Again my weekly security sprints arrives in late, but I hope not too late as this time, I’m experimenting with dangerous new horizons, such as Perl and Forensics. I approached to Perl with respect and, yes why not saying it, fear. First of all everyone, except my cloud computing teacher, warned me about the complexity of this language. Anyway I tried to made it the easy way, and searched for help in an already prepared script for security I found on GitHub. The script is quite clear and organized which helped me to both learn perl and study security applications with it. For example, for doing a basic monitoring getting hosts’ addresses:

# (1) get the host's addresses
printheader ("Host's addresses:\n");
my $res = Net::DNS::Resolver->new(  tcp_timeout => $timeout,
                    udp_timeout => $timeout,
                    defnames => 0);

$res->nameservers($dnsserver) if $dnsserver;

my $packet = $res->query($domain);
if ($packet) {
    foreach my $rr (grep { $_->type eq 'A' } $packet->answer) {
        printrr($rr->string);
        xml_host($rr);
        push @results, $rr->address
            if $rr->name =~ /$domain$/;
    }
}
elsif ($verbose) {
    warn " ", $domain ," A query failed: ", $res->errorstring, "\n";
}

The my $res = Net::DNS::Resolver->new(...) creates a brand new variable called res which has the definition described in (…). After defining it, it creates a packet variable which is equal to the domain of the dns, and pass through a filter in which, if the packet is successfully catched, creates a string which saves an specific type of packets (‘A’ in this case). Once this part is understood, the rest are quite similar, for example in the second option, which gets the name servers, it says:

foreach my $rr (grep { $_->type eq 'NS' } $packet->answer) {
        #...
    }

Or maybe, we can encounter a slightly different parts, such as the scrapping:

if ($scrap) {
    printheader ("Scraping ".$domain." subdomains from Google:\n");
    my @tmp = googlescraping();
    if (scalar @tmp) {
        #print STDOUT "\n Performing nslookups:\n";
        launchqueries(\&nslookup, map { $_ .= '.'.$domain } @tmp);
    }
}

In which it gets the current domain and scrap subdomains from Google.Scalar forces @tmp to be interpreted in scalar context and returns the lenght of it. In this case if the return is true, a query for nslookup is launched, using a translation to @tmp in to the corresponding characters.

In any case this script is highly customizable and contains all the basic elements required for packet analyzing.

After investigating about perl for security scripting, I also took some time in Forensics. For that, I bought this book, apart from other things. The basic goals of forensic is to investigate an already corrupted system, due to an exploit taking advantage of a vulnerability. The steps for a programmer to build a malware are:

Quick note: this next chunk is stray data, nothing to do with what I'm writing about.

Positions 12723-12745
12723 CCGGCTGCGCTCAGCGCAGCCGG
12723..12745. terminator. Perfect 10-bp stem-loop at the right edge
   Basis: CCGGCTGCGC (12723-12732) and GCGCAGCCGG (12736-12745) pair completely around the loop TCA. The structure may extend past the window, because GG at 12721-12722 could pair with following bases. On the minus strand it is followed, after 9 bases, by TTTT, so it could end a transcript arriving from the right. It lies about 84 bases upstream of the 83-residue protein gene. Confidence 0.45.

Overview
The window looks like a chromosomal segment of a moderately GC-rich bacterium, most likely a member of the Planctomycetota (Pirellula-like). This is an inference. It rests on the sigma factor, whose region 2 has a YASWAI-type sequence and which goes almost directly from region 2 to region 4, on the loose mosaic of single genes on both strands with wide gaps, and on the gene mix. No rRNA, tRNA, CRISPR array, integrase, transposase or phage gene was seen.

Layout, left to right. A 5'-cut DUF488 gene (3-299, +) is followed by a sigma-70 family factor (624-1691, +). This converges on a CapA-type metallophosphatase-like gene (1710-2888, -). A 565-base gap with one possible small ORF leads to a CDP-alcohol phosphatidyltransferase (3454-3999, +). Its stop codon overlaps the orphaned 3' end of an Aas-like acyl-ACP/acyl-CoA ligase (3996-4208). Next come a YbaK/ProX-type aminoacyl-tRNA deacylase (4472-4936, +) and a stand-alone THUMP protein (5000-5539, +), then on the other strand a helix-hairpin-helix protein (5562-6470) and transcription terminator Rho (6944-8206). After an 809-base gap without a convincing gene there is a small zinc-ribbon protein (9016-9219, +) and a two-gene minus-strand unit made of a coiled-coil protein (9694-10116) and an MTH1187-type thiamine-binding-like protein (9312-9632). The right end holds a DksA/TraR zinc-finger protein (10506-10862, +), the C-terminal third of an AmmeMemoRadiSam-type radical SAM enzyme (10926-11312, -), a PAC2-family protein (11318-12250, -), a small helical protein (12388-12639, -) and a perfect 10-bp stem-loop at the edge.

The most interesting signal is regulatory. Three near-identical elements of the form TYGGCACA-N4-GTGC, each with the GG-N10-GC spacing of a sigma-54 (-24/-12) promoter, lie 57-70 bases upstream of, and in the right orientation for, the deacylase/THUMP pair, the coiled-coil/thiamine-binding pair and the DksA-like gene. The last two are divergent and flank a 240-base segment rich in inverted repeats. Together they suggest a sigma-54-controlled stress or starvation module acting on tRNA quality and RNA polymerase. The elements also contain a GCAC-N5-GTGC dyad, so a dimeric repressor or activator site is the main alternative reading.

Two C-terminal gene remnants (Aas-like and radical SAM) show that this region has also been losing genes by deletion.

• Reconnoiter (identify potential targets)
  • External information gathering (vulnerability identification)
  • Target penetration (malware comes into play)
  • Privilege escalation (the malware steps up)
  • Persistence (the malware tries to build a stable performance and tries to stay in the system at all cost)

Malware analysis involves capturing a sample of the malware and performing a static or dynamic analysis on it (a common test in CTF games) but forensic involves analyzing an already compiled sample and performing reversing engineering in order to understand what the malware was supposed to do.

To perform Forensic investigation, we should perform “TAARA” methodology. TAARA stands for:

  • Trigger: study the context of the compromised system/network in order to determine if anything is weird. For example, the books says “Multiple outbound connections from an internal host in a short span of time could indicate a compromised host being used to attack the external systems”. Also Communications with block listed malicious IP addresses or URLs could mean the host is compromised.
  • Acquire: This part is complicated for the expert, which should take special care of the national law regarding compromising data or essential information. Also the work of analyzing the evidence should not change the evidence itself as it’s an important part of the case. Once the data is acquired a deduction effort should be made, Had sensitive data been successfully collected? Was The attacker technically savvy and quite aware of the security perimeter? all of this.
  • Analyze: This is probably the slower part, in which the sensitive data we already acquired must be studied, for example querying WHOIS in suspicious IPs. In this part, a covert image of both the memory and media of the print server is made and preserved.
  • Report: YAY! Documentation, we all love that, don’t we? Yes, our investigation must be properly written, it should basically be clear, concise and purposeful. It must have Introduction, information available and assumptions, investigations, findings, and action taken.
  • Act: It happened once, it’s natural; it happens twice, it’s a mistake. Once we already knew what happened, the team should focus on incident response. Which artifacts exist that can help us identify such an incident in the future? How can the future investigations improve?

This is pretty much everything I learned this week, I hope you guys found it interesting. I wish to use it in a national catch the flag event I signed in recently.

What are your favorite security scripting languages? Did you performed a forensic investigation before?

Also written in: https://dev.to/terceranexus6/security-sprint-week-6—perl-forensic-and-new-limits-2eci

Security Sprint: Week 10 : 11 - Bluetooth hacking experiment and open tools

I've been quite in many things lately, which didn't allow me to study all I wanted to. I'm mainly in two things, distributed ledger exper...… Continuar leyendo